Various solutions and wound dressings are now recommended for patients with full-thickness burns. These burns of all thicknesses destroy all layers of the skin, and the proposed wound dressings each have limitations and disadvantages for treating these wounds. These sores include cow collagen and engineered skin alternatives, which are not ideal. Collagen scaffolds rely on tissues and cells adjacent to the wound for complete healing, while extracorporeal skin substitutes take several weeks to produce and are difficult for patients to use.
To solve these problems, the researchers designed a manual system for printing or depositing plates of progenitor cells on the wound that could provide an alternative to the size, shape, and topography of the wound. This 3D handheld printer uses a fibrin-based biological ink combined with mesenchymal stromal cells. This biological substance supports the growth of local cells and is printed directly on the wound.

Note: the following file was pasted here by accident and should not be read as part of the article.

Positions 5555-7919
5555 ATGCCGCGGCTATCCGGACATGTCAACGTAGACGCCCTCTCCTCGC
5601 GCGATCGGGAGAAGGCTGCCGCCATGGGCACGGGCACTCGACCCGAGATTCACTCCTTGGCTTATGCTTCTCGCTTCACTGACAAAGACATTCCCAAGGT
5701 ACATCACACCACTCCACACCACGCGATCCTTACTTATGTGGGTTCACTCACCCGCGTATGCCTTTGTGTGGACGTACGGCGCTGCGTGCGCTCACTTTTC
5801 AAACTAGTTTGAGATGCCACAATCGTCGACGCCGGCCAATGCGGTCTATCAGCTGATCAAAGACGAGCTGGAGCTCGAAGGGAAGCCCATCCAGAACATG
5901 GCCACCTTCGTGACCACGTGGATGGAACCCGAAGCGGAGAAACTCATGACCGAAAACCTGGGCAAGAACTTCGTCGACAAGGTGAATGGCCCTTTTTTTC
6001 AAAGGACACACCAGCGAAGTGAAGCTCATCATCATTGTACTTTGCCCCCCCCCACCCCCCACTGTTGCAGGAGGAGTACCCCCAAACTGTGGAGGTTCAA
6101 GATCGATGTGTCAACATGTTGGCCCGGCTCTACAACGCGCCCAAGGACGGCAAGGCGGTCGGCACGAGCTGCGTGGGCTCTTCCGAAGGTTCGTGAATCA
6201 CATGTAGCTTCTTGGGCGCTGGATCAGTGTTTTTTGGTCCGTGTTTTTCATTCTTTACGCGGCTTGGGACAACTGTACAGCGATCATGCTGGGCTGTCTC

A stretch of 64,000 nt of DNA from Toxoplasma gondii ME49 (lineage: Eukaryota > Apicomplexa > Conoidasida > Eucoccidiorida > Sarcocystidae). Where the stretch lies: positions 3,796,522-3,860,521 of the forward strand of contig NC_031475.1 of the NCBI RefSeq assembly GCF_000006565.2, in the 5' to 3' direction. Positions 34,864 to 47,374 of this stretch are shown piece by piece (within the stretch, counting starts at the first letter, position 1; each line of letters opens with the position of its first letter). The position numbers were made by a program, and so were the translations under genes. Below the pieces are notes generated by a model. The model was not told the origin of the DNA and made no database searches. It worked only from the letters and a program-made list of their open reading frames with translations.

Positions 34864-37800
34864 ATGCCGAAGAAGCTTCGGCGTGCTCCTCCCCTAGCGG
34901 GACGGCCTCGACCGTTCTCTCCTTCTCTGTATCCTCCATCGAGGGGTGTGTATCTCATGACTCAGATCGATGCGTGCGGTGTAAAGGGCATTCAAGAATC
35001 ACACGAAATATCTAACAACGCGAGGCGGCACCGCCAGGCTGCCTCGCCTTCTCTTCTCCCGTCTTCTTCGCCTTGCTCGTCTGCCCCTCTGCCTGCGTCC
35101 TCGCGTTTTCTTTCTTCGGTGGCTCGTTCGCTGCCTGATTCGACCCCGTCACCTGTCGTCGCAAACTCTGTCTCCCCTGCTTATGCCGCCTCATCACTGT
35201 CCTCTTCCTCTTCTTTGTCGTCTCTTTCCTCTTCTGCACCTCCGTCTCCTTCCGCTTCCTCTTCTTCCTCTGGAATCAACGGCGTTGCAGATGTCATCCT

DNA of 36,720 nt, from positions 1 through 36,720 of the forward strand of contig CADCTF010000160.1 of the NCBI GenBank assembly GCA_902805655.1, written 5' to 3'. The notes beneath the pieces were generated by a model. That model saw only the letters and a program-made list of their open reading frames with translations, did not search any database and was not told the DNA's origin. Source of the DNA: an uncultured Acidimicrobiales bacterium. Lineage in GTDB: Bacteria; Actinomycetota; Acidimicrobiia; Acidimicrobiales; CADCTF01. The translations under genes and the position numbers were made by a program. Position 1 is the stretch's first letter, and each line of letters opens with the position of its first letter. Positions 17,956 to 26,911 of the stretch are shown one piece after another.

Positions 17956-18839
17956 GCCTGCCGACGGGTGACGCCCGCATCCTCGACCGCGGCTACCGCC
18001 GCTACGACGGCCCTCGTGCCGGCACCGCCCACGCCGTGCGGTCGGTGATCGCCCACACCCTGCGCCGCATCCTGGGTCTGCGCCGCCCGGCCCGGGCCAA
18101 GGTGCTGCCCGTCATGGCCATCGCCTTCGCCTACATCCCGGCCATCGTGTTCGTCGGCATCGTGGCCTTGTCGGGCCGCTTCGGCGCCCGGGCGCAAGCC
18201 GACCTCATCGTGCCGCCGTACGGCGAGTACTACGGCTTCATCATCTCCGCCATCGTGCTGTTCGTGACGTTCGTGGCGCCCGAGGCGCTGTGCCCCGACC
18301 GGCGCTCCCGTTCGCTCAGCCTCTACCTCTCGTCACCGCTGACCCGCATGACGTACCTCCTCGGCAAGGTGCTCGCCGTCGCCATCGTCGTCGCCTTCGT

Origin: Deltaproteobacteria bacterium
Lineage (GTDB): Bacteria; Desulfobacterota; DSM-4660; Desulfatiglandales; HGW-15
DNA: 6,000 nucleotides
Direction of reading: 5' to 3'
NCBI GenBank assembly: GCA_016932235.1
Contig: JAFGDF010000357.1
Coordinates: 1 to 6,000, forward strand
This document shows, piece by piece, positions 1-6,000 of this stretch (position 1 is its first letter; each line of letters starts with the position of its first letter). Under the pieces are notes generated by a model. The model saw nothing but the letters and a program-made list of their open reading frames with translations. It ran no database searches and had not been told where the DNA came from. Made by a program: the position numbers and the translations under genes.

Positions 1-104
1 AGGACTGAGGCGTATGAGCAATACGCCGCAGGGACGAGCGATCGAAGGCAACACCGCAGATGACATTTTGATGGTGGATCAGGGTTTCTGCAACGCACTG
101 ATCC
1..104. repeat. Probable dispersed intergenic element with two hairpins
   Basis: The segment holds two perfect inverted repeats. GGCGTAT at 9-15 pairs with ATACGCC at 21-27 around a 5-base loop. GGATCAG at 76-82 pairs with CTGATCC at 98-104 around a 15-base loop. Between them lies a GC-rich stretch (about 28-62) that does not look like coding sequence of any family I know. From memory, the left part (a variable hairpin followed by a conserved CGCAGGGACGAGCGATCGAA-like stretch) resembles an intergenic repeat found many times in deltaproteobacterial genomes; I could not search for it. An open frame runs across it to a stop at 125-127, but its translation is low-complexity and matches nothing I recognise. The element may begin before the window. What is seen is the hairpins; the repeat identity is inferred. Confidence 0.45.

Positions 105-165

The most important advantage of this handheld printer is that it allows the biological layer to settle evenly on different surfaces of the wound. Testing of this printer on the pig burn model showed that uniformly printed skin plates on the wound with mesenchymal stem cells could greatly reduce inflammation, scar tissue, and skin contraction. Researchers believe that they can use this approach and this technology for human burns in the near future.